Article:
The words Jnana and Karma in the Gita
The Gita uses many Vedic terms.
Unless one understands the spirit encompassing these terms, one can never understand the mood or spirit of the Bhagavad Gita.
The Gita frequently uses the words Jnana (ज्ञान) and Karma (कर्म) throughout the 700 verses of the scripture.
These terms signify the very crux of Gita’s teachings.
The problem arises, when people casually say Jnana or Karma, making these words a part of the daily colloquial.
In the Gita, when the Lord uses the term Karma alone, one should not confuse it with Karma Yoga (कर्म योग).
Similarly, Jnana and Jnana Yoga (ज्ञान योग) mean two different concepts.
Scriptures recommend Jnana and Karma Marga
According to the Gita, one should only perform actions in accordance with the Vedic scriptures.
Rightly so, Gita discusses the path of Karma, Jnana, and Bhakti in conjunction with Yoga.
The Scriptures give two legitimate paths to follow, so as to benefit through the mode of goodness.
The Scriptures recommend the Jnana Marga (Path of Knowledge) as well as the Karma Marga (Path of Action).
Path of Action does not oppose the Path of Knowledge.
Renunciation of Karma not recommended
According to the Path of Action, the Gita recognizes the performance of action as Sadhana (साधना) or genuine spiritual practice (Chapter 6, Verse25 ).
The Gita proclaims the renunciation of action to be a great hindrance (Chapter 3, verse 4), towards the mode of goodness.
In verses 47 to 51 of Chapter 2, verse 19 of Chapter 3, and verse 42 of Chapter 6, the Lord commands Arjuna to perform an action.
He advised him to follow the Path of Karma (Karma Yoga and not just Karma).
In Chapter 3, verse 28 and Chapter 5, Verses 8, 9, and 13 the Lord explains about Knowledge-based actions.
He advises as to how one should perform actions through the lens of Jnana or from the point of view of Knowledge.
Gita does not recommend Motives (selfish or self-centred)
These discussions make it clear and evident that if one performs actions with interested motives, the words of the scripture do not apply.
The Path of Knowledge nor the Path of Action approves of interested motives.
In the same breath, the Lord points out that men working with interested motives are people with meager intelligence.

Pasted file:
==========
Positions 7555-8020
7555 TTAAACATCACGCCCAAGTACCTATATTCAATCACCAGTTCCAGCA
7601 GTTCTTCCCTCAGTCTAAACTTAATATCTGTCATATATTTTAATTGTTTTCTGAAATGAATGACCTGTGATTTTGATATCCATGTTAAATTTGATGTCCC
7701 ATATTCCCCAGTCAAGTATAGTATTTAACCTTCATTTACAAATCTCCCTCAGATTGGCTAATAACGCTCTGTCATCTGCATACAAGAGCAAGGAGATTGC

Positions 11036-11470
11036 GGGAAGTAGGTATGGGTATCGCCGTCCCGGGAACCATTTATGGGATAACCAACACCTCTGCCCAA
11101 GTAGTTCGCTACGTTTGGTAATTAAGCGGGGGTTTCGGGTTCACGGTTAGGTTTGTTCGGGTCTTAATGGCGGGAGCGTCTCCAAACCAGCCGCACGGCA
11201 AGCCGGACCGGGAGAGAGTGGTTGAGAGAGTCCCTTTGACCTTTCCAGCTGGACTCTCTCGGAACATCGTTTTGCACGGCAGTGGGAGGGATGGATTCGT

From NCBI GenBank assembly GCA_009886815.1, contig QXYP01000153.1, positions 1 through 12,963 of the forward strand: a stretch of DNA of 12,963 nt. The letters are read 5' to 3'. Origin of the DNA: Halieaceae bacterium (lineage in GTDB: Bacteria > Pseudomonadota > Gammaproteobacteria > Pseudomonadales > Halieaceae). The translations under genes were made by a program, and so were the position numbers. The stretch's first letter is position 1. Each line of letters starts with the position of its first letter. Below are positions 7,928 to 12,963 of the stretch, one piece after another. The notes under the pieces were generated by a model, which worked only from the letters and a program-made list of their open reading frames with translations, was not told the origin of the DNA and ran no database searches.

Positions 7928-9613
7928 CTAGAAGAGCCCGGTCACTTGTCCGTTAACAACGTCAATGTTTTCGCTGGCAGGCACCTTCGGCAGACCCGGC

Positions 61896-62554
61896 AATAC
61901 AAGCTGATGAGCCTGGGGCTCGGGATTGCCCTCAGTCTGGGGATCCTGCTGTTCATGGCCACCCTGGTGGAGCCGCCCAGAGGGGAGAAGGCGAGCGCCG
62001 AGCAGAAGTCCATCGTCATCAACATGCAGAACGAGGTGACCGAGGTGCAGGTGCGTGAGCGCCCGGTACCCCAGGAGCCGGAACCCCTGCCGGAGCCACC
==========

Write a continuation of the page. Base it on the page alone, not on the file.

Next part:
These explanations of the Lord refer to Chapter 2, Verse 42 to 44 and 49; Chapter 7, Verse 20 to 23; Chapter 9, Verse 20, 21 and 23, 24.
Meaning of Jnana Yoga
The Gita also does not use Jnana in the sense of Jnana Yoga, the Path of Knowledge alone.
Jnana Yoga signifies Self-Realization (आत्मबोध), which is the culmination of all spiritual knowledge.
Path of Knowledge, as well as the Path of Action, go hand-in-hand.
Only Actions performed for the higher good works in alignment with Jnana.
Such actions commensurate with the elements of Jnana Yoga, release the bondage of the spirit.
Such actions also culminate in the attainment of real knowledge or the Realization of Truth.
Verse 24 and the latter half of Verse 25 of Chapter 4 speak of Jnana Yoga.
Verses 36 to 39 of the same Chapter refer to Jnana as Self-realization.
Sincerity of Intention shall trigger Knowledge or Action
Scriptural Interpretation cannot be according to convenience
We have to interpret the Scriptures in consonance with the intended context.
Only sincerity and a true spirit of knowledge in all humility shall enable the understanding of the context.
Depending on the qualities of the individual, one should take up either the path of Knowledge or Action.
We will find it interesting to look into the highlights of the two paths.
Gunas or our inherent qualitative attributes
The Gita declares that all objects of the world are illusory or unreal like water seen in a mirage or like the world painted inside a dream.
Thus all actions proceeding from the mind, senses, and the body are nothing but a movement within the Gunas (गुण).
The Gunas are born of Maya (माया), Nature (प्रकृति), in the shape of the senses, etc.
The Gunas move in front of us in the shape of sense-objects (इन्द्रिय-विषय).
These trap us and keep us engaged in them without break.
Thus Nature is Maya which keeps us bound to the Gunas or qualities are represented by the sense objects in the form of the objects of the world.
Relinquishing Doership through the Path of Knowledge
Once the practitioner grasps this knowledge, the follower of the Path of Knowledge, no longer claims the doership of actions.
Verse 8-9 of Chapter 5 reveals this.
The practitioner ceases to recognize the existence of any other entity other than God (Chapter 13, verse 30).
He remains constantly established in identity with the all-pervading Supreme Spirit or God, who is the condensed pure form of Truth, Consciousness, and Bliss (सत-चित-आनंद).
The Path of Knowledge unfurls in this manner.
We know this as Jnana Yoga or Karma Sannyasa (कर्म-सन्यास).
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